Alpha, delta and Lambda: What the new COVID-19 variants mean for you
Updated: Nov 17, 2021
Graphic of the various Covid-19 variants.
COVID-19 strains, or variants, have caused significant disruption to everyday activities, workflows, and other aspects of life around the globe. While masks offer some protection, nearly all medical professionals recommend the COVID-19 vaccine as the best way to protect yourself and your family from the effects of this dangerous disease. As new variants of COVID-19 emerge, it is important to separate fact from fiction and to dispel some of the uncertainty surrounding these new threats to public health. Here is what you need to know about the COVID variants.
What are variants?
Viruses typically mutate over time into different forms, which are known as variants. These mutations occur because of minor changes in the genetic code that occur during replication, the process by which viruses multiply. Some of these variants are substantially similar to the original strain. If the virus changes enough, however, it may become a new variant that has somewhat different effects on the health of living creatures.
What are variants of concern?
If a variant of an existing viral strain appears to present significant risks to public health, the World Health Organization may designate the new versions of the virus as variants of concern. This signifies that these viral variants could pose serious risks to humans that may be somewhat different than the risks associated with the originally reported form of the virus.
What Are the Variants of COVID-19?
The strain of the COVID-19 virus that was most common in 2020 was known as the Alpha strain. This form of the disease was moderately easy to transmit and posed serious health risks for those who contracted a severe form of the disease. Since the onset of the COVID-19 pandemic, several other variants of concern have been identified and tracked:
• Beta first appeared in South Africa in August 2020 and was responsible for a surge in COVID-19 cases in that area. The Beta variant, however, does not appear to be significantly more dangerous or transmissible than the original Alpha strain.
• Gamma appears to have originated in the country of Brazil and in the Amazon. It was first reported in December 2020 and shows some significant differences from both Alpha and Beta variants of the COVID-19 virus.
• The Delta variant is one of the most dangerous variants of COVID-19 reported thus far. It is believed to be 55 percent more transmissible than the original Alpha strain and can cause a wider range of symptoms, including hearing impairment and increased risk of hospitalization for those who have been infected with the Delta variant of COVID-19.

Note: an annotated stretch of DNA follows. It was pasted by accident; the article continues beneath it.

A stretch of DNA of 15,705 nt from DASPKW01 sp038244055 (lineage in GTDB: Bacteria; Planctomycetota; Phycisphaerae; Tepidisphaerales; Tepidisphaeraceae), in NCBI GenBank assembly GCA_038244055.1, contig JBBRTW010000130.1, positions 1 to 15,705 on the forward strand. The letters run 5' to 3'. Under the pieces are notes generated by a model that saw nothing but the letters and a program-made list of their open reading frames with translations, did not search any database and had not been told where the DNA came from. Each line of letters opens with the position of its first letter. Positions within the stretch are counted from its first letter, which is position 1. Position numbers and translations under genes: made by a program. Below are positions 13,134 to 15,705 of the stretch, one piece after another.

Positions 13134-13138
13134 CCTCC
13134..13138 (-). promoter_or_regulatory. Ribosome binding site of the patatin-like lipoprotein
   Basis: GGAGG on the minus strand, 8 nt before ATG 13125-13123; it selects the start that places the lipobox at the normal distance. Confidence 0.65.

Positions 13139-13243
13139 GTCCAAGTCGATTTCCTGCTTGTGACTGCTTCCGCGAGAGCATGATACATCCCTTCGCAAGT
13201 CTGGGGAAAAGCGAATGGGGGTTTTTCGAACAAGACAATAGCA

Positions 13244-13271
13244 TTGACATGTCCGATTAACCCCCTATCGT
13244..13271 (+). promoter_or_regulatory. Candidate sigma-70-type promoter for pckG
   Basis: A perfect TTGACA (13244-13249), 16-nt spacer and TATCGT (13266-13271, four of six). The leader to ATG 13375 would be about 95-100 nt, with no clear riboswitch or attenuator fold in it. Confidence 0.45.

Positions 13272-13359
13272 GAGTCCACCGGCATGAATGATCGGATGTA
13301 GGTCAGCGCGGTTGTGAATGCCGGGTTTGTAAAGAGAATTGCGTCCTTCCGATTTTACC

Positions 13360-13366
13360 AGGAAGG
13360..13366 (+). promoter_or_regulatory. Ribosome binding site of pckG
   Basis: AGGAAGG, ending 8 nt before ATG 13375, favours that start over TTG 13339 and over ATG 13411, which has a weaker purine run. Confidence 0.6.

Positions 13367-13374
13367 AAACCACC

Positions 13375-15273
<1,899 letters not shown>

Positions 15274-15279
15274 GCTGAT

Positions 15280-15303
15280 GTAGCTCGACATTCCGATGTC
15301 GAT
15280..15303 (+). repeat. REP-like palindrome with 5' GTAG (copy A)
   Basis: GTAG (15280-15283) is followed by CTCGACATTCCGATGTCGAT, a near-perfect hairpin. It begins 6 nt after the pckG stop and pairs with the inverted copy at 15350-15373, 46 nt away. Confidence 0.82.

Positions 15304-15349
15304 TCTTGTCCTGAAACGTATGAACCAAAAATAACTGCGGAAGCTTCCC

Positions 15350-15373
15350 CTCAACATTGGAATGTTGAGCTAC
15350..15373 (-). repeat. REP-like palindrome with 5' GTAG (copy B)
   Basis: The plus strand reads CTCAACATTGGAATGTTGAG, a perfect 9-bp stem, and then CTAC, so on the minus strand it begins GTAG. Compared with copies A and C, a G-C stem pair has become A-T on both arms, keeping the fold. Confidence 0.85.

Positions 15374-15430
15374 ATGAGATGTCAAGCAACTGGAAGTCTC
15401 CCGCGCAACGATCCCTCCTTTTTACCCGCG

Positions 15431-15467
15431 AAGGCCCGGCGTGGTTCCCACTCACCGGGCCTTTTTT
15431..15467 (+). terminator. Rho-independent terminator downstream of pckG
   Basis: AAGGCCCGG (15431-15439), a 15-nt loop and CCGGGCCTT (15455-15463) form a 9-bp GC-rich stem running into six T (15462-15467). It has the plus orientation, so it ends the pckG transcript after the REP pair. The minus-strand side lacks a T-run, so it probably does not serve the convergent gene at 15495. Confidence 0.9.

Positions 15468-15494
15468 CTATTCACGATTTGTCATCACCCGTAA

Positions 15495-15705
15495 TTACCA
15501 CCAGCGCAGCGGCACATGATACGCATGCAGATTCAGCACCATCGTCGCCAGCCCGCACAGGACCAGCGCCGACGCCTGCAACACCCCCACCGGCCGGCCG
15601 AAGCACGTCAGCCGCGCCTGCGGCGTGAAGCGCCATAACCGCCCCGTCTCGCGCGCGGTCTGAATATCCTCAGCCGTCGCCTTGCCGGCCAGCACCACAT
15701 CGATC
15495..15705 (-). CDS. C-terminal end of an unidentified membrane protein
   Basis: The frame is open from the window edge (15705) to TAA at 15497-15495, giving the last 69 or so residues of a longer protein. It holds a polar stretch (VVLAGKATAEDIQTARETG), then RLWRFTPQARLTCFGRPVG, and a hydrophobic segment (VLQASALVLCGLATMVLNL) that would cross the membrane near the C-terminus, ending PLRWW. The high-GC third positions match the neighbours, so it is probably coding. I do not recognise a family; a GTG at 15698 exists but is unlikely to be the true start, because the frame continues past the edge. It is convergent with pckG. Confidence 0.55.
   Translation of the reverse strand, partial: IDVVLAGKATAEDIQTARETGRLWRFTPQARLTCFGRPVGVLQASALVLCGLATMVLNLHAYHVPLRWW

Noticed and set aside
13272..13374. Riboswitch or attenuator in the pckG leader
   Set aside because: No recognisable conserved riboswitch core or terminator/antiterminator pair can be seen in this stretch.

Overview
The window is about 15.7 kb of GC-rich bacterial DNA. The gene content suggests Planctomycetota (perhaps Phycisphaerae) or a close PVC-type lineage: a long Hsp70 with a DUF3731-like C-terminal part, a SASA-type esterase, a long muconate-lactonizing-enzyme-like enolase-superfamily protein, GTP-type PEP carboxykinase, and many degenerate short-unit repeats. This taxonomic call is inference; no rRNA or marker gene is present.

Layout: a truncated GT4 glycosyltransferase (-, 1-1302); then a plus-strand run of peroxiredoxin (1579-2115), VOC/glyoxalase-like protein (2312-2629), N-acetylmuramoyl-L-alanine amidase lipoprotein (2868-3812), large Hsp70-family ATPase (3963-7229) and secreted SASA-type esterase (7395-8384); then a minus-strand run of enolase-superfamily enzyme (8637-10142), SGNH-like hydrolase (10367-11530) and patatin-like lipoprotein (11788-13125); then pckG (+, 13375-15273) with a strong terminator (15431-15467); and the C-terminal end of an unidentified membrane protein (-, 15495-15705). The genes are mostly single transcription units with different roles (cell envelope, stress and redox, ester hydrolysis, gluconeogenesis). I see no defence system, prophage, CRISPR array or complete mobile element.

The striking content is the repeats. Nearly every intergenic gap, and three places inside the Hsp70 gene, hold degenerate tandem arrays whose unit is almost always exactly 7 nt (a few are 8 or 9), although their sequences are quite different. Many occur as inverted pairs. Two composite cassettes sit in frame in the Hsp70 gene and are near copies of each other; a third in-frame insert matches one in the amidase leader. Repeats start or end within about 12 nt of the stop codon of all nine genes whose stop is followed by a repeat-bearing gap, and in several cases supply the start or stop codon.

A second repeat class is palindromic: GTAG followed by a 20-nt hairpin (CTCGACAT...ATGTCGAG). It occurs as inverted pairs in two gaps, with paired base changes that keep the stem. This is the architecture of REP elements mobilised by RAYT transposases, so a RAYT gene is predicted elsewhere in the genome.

• The Lambda variant was first spotted in Peru in August 2020 and has increasingly been blamed for COVID-19 infections in South America and elsewhere in the world. The Lambda variant is believed to be responsible for 81 percent of the cases of COVID-19 diagnosed in Peru between April 2021 and July 2021.
Each of these variants and any future mutations of the COVID-19 virus could potentially pose serious health risks to individuals who have not been vaccinated against the illness. Although the vaccinations were created before many of these variants existed, it is still the best way to protect yourself from the disease.
Can COVID-19 tests identify variants?
Scientists believe that testing procedures may be somewhat less reliable in patients infected with a variant other than Alpha. Tests that use reverse transcription polymerase chain reaction processes may not be as effective in spotting variants of COVID-19 as they are in identifying the Alpha variant. This may lead to increased use of rapid antigen tests to determine if a patient is infected with COVID-19. If you are feeling symptoms of COVID, it is still better to get tested regardless of the variant.
How do variants affect vaccine effectiveness?
In general, vaccines work by alerting your immune system to the threat posed by certain viruses. This allows your body to respond more quickly to exposure and potential infection by viruses against which you have been vaccinated. A vaccine cannot prevent you from infection entirely. Instead, it makes it much more likely that your immune system will be able to combat the viral infection during its early stages, which can significantly reduce the symptoms for you and the likelihood of transmitting the virus to others with whom you come in contact.
Some medical researchers are concerned that the variants of COVID-19 may be different enough to reduce the effectiveness of the vaccine. Public Health England, for instance, has found that the vaccine is significantly less effective against the Delta variant of COVID-19 than against the Alpha variant after one dose or two doses.
What can you do to protect yourself?
If you have received the COVID-19 vaccination, you have already done the most important thing to prevent serious illness that could result from COVID-19 or any of its variants. You may also want to wear a mask in public places or anywhere that you might be exposed to COVID-19. Staying up to date with the latest recommendations from the Centers for Disease Control and Prevention and the World Health Organization can also provide you with the most current guidance for preventing the spread of COVID-19. This can help you to manage your risk of contracting these variants and can help you stay healthier and safer now and in the future.